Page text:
By HAROLD GWIN
Nine local public school districts and nine local charter schools have signed up so far to participate in Ohio’s bid for federal Race to the Top funding.
Academy of Arts & Humanities
Buckeye On-Line School for Success
Dixon Early Learning Center
Liberty Exemplary Academic Design
Mahoning Unlimited Classroom
Mahoning County High School
Western Reserve Kindergarten Learning Academy
Youngstown Academy of Excellence
Source: Ohio Department of Education
The Youngstown City School District won’t participate in the state effort to secure second-round funding under the federal Race to the Top grant program.
“I would like to,” said Superintendent Wendy Webb, but reluctance of the Youngstown Education Association teachers union to sign a memorandum of understanding as part of the application for up to $2.4 million in funding means Youngstown won’t be involved.
The program is designed to provide aid to improve academic achievement in low-achieving schools.
Only two of 41 states applying for funding in round-one competition — Delaware and Tennessee — got money. Ohio did make the final 16 list and is pushing to get public schools signed up for its second round due at the U.S. Department of Education by June 1.
That means schools must sign their memorandums of understanding and get them to the Ohio Department of Education by 4 p.m. Friday.
So far, only a handful of public school districts and charter schools from the tri-county area have joined the effort, and Youngstown isn’t among them.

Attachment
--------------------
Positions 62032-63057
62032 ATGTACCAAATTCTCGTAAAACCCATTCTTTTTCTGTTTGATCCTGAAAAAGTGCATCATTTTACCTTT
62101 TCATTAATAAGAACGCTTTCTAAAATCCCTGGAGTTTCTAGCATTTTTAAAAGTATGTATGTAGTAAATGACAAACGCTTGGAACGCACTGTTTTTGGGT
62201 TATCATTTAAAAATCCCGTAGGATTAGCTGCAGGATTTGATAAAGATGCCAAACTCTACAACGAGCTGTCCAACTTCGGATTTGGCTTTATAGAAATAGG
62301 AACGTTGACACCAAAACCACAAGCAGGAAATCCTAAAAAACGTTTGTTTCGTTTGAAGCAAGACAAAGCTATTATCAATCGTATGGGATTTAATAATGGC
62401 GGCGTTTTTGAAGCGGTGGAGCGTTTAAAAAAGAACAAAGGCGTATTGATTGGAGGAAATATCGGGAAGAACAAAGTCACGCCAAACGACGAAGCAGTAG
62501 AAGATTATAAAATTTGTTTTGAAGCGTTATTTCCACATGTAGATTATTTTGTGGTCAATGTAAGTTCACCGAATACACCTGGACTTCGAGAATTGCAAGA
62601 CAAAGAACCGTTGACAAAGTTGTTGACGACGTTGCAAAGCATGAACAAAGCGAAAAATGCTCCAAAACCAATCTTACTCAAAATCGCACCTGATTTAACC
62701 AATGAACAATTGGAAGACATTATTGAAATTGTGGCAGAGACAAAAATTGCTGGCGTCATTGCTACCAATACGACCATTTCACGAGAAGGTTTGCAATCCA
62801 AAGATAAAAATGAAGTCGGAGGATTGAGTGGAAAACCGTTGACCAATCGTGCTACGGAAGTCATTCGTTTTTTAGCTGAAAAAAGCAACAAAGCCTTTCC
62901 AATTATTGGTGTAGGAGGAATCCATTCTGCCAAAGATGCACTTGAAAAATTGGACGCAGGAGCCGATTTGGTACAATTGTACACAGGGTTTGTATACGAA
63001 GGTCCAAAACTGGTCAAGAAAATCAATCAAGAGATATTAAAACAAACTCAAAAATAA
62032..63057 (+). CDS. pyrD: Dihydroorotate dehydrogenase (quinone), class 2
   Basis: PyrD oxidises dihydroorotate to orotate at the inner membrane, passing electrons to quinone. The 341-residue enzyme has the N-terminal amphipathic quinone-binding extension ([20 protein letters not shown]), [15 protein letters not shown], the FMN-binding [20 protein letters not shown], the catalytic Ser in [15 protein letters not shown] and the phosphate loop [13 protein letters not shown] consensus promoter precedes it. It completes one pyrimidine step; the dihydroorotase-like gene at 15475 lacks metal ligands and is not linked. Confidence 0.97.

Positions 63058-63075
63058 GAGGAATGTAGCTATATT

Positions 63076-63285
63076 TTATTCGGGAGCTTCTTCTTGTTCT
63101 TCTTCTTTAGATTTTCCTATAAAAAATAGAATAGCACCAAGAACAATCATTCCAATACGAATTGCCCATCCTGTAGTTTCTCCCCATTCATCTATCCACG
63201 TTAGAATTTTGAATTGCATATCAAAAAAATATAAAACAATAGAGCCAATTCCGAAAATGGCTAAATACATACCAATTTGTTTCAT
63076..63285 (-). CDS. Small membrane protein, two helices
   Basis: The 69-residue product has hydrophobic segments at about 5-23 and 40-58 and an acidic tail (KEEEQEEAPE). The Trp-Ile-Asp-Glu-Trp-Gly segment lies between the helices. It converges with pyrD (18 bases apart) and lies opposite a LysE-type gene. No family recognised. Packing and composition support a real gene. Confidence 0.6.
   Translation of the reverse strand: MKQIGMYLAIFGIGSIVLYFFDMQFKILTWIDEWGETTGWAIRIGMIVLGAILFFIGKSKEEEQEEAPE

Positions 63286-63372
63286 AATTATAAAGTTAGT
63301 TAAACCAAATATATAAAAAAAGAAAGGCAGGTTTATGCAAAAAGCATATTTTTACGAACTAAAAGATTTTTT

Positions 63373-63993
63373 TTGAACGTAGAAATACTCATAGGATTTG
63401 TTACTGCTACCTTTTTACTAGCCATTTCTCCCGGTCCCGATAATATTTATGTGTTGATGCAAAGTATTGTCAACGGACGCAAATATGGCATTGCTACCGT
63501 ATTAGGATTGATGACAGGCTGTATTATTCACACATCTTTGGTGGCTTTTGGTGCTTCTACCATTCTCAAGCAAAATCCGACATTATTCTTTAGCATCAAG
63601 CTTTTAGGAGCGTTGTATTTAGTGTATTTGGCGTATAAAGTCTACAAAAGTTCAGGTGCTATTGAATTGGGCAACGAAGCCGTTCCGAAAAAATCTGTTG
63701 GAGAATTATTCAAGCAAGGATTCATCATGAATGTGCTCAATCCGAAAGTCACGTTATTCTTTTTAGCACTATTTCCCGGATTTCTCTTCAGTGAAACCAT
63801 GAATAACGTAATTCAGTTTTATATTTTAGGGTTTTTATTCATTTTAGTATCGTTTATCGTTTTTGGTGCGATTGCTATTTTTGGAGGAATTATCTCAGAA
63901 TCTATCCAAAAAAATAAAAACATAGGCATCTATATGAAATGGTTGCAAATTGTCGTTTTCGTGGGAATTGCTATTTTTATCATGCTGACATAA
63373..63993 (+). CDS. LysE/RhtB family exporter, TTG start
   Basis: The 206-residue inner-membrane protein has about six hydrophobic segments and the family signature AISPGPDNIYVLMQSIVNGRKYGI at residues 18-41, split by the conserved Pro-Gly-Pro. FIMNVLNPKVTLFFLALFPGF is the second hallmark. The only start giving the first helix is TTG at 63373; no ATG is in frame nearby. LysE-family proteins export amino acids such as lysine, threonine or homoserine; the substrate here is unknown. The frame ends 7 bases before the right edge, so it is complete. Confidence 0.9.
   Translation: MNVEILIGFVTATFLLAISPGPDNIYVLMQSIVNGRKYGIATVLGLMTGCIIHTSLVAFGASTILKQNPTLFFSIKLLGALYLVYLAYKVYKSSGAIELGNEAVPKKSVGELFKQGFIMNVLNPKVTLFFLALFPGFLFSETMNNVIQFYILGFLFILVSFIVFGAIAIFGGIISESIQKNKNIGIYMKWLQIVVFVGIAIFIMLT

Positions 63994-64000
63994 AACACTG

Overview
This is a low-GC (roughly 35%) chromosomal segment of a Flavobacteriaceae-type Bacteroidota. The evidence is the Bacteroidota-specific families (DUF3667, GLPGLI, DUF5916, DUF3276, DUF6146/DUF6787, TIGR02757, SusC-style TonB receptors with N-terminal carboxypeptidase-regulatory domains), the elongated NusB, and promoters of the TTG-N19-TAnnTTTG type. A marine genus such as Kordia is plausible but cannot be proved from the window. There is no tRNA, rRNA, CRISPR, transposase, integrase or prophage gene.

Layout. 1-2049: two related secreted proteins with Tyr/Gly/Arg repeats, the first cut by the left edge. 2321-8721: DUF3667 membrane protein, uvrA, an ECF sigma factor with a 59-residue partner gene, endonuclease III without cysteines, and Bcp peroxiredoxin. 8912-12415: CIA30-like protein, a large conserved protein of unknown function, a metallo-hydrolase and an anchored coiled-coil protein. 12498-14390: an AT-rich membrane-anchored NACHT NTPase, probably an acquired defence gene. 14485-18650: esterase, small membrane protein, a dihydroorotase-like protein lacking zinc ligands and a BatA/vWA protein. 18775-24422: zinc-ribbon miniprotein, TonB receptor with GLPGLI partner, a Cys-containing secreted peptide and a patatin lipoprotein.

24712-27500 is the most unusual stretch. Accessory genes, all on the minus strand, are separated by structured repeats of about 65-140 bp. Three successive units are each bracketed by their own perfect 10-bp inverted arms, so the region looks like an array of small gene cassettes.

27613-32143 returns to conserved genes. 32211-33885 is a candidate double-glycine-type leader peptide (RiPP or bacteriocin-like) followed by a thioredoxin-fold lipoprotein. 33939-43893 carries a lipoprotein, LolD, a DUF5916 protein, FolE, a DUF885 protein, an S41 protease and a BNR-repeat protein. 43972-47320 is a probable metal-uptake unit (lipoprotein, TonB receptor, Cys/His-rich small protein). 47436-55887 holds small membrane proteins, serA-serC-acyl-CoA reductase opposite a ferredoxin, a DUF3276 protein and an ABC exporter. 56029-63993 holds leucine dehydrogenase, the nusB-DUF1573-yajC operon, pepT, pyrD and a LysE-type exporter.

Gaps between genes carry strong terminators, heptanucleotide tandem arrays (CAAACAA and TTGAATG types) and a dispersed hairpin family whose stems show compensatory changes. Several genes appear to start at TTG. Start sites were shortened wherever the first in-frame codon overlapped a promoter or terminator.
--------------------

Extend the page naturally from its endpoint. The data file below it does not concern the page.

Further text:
Will Bagnola, YEA president, said the same factors that prevented union participation in round one still exist.
“Everything is still the same, from my understanding,” he said, adding, “We’re not going to sign it.”
The YEA and other teacher unions are concerned that the memorandum of understanding would violate the terms of their negotiated labor contracts. Seniority rights could be lost and teacher unions object to having job evaluations tied to student performance because performance is sometimes affected by conditions that a teacher can’t control, Bagnola has said.
Coming to school hungry affects a student’s performance, and a teacher can’t control that, he explained. Youngstown has a very high poverty rate.
Some districts have opted not to participate because they see little potential financial help for their schools from a program aimed at schools with poor academic records.
Ohio is seeking $400 million in Race to the Top funding. Youngstown would be eligible for about $2.4 million, if it participated and if Ohio is funded.
“Ohio is poised to submit an extremely competitive application,” said Deborah Delisle, state schools superintendent. However, the state must increase the number of districts signing up to participate, she said.